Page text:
Completely agree on that Christine and it was not my intent at all to enforce that sort of stereotype – I just used one that was posted to our Rapebook wall. Interesting to think about that now because nearly all the trolls attacking us (99%) were white males.

  3. mickg2013 says:

    Wow. This was powerful. It makes my heart ache to read things like: "The easiest way to squash a woman is to abuse her. And rape is a tool with the express purpose of killing her spirit completely."

    I appreciate your courage and commitment in bringing this to our collective attention. FaceBook really needs to get its priorities straight. I just got scolded for sending a friend invite to someone who did not remember me. Seems like they issue parking tickets at the drop of a hat, while being wholly inadequate in their policing of major crime.

    Thank you for your work here.

    Mick

  4. Jom says:

    Well, if rape culture should ever be discussed seriously, it has to focus on the most prominent and widely supported act of
    men and women support rape of male prisoners, especially when they are sex offenders. It is so common to hear a woman tell you, that she wishes a sex offender to be castrated or a least raped many times in prison, but nobody recognizes this as part of a wide accepted rape culture only affecting men. I have never heard "I hope she gets raped in prison". Never.
    This has gone so far, that advertisement against piracy of movies in Germany had openly threatened with the probability of rape in prison!

    You cannot wish a prisoner to be raped and be disgusted by other forms of rape. And you cannot discuss rape culture with the many other male victims and their often (yes, they exist) female offenders. So, please, broaden your effort to all victims or be a member of rape culture.

  5. nunh says:

    I think people should shun Facebook. I have. Rape is disgusting. Joking about it is disgusting.

  6. Lady says:

    I am offended by the choice of meme. The perpetrators mentioned in this article are white men. It is a miss representation of the demographic of male rapists to set up your article with a meme that depicts a black man as a villain.

  7. Caoimhin says:

    I will never understand why people think it is ok to censor me, I don't care if it is a rape joke or a deep and thoughtful conversation on religion or politics. Where do you get off telling me how it is ok to express myself? How about we take away your freedom of speech and then you won't be able to post this dribble on the internet. For the record I am against rape I think it is one of the most horrible things you could do to another person. I am more against you trying to control me.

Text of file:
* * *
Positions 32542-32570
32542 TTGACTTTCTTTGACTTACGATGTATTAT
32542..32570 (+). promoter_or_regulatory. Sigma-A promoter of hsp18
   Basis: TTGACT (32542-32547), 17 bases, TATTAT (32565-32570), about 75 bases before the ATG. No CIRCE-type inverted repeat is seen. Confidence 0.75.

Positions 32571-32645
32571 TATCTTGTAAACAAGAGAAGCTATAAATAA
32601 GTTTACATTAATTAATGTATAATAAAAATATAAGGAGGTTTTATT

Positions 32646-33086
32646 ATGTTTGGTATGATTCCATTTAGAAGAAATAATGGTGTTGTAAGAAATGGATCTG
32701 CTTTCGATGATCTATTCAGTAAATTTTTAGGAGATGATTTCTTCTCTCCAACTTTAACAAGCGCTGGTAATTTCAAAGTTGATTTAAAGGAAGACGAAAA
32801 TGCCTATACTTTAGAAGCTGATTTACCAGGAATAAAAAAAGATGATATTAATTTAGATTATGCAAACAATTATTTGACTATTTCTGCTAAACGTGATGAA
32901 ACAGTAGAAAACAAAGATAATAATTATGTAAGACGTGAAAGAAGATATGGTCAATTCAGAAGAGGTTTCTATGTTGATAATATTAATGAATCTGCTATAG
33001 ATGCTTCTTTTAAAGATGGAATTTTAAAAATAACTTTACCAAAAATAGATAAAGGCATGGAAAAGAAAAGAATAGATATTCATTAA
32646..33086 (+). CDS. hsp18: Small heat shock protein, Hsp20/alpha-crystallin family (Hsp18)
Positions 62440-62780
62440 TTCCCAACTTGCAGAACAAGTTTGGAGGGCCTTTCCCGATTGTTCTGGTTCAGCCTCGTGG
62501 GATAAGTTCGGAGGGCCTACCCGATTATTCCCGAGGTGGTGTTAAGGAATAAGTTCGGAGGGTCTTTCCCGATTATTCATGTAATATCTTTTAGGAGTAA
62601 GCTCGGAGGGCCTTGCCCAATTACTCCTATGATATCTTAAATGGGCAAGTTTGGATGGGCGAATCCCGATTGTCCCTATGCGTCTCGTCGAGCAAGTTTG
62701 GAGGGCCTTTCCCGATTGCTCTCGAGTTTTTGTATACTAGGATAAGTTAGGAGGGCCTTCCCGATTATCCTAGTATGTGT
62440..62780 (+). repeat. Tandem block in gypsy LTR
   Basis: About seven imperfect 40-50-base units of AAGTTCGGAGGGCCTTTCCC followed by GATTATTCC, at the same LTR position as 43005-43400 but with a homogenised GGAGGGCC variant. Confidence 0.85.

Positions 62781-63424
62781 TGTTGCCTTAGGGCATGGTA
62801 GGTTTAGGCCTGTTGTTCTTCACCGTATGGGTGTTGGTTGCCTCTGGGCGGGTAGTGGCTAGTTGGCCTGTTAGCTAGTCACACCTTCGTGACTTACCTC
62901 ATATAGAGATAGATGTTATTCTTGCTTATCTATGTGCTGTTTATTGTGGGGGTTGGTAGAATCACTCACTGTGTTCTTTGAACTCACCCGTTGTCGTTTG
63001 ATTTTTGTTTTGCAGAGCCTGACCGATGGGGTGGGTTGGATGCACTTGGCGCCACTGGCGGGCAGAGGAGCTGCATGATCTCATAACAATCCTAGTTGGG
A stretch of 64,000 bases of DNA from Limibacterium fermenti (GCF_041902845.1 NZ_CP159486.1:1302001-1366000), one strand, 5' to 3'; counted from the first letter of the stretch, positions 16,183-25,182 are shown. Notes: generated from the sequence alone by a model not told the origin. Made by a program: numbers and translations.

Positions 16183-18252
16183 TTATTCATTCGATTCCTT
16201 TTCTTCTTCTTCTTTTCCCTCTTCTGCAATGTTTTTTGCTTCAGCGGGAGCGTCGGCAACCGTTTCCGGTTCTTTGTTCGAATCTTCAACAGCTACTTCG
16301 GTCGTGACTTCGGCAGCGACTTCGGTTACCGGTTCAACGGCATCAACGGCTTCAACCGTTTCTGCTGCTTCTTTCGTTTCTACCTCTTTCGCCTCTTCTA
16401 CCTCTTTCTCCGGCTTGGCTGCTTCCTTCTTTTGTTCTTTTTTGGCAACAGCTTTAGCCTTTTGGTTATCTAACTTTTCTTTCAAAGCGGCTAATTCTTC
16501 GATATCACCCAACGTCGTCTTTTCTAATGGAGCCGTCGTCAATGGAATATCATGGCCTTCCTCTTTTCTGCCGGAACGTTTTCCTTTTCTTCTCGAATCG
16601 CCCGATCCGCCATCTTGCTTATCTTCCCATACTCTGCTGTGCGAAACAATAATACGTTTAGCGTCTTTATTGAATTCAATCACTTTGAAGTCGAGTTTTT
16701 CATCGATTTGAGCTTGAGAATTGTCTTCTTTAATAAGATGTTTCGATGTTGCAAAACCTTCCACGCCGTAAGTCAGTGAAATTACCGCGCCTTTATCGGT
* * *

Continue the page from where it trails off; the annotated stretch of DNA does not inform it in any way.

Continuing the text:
• Captain Obvious says:

      'Free speech' never has and never will be limitless. If we can explicitly define those limits as being the crossing of the line into hate speech or threats of violence, so much the better. If you think minimising the perpetuation of rapist culture should be subservient to someone's desire to tell a rape joke, I would quite honestly question your priorities.

    • Trista Hendren Trista says:

      You are more against someone trying to "control" you via not allowing you to post rape jokes than someone actually raping you? I'm guessing you have never been raped.

  8. elktoothchain says:

    Yeah, the choice of showing that meme prominently at the very top of the article before any explanation is a poor one. Also, Femen is some white libfem bullshit that steps all over women of color and flagrantly disrespects other cultures and belief systems, so linking them in this article is also a very poor choice in my opinion.

    • Trista Hendren Trista says:

      Please see my response regarding the meme below. As for Femen, I have mixed feelings as a Muslim woman. But I suppose that is for another article.

  9. mike says:

    The first picture of a young black male as a perpetrator is dangerous in our culture just watch the Wilding Documentary recently on Independent Lens. Americas race history is directly related to the spawning of violence against women/people under systems like the slavery system and the Jim Crow system lets be clear children(boys and Girls) were raped (murdered) and controlled by those in power. I think to say the choice of this photo was a simple mistake avoids the complication of violence and how we all knowingly or unknowingly engage in abusive cultural thought. Even well minded folks do not like dive into the complexity of white supremacy in our culture. Everyone wants to hold the hero object but not hold onto their inner perpetrator.

  10. Trista Hendren says:

    The photo, as stated, was one of many posted to Rapebook as a direct threat against the administrators. It is unfortunate that the majority of them – most of which included white males, were too pornographic and abhorrent to post and/or included young children.

    I wish we had the same picture to post with a white male in it, but we did not. And being that I am not an expert in Photoshop, and that I do not wish to create a Rape meme, that is the picture we used. If anyone else has those skills, and would like to change the picture, I will happily change it.

  11. earl6282 says:

    facebook.com/permalink.php?story_fbid=636976992997905&id=552479714780967
    Oh would you look at that – 553 likes, 107 shares, and plenty of people (but mostly women) guffawing at a man being raped. But no need to contact Facebook about this one: it doesn't include strong themes of violence against WOMEN. Nope, no outrage here, move along, folks!

  12. Kareem says:

    The first pic is SOOO Funnii… XD

  13. When I wrote A Prison of Lies – A Journey Through Madness, I was documenting my path into mental illness, beginning from social maladjustment, alienation, sexual misguidance, and trauma. I wanted to open a discussion about how things can go haywire for a young man that could potentially find expression in heinous acts. I have come to believe that there is a dire need for orienting young men in terms of understanding and managing sexuality. I think that tragic mental health outcomes such as rape are symptomatic of our failure to grapple with issues around sexuality on a societal level.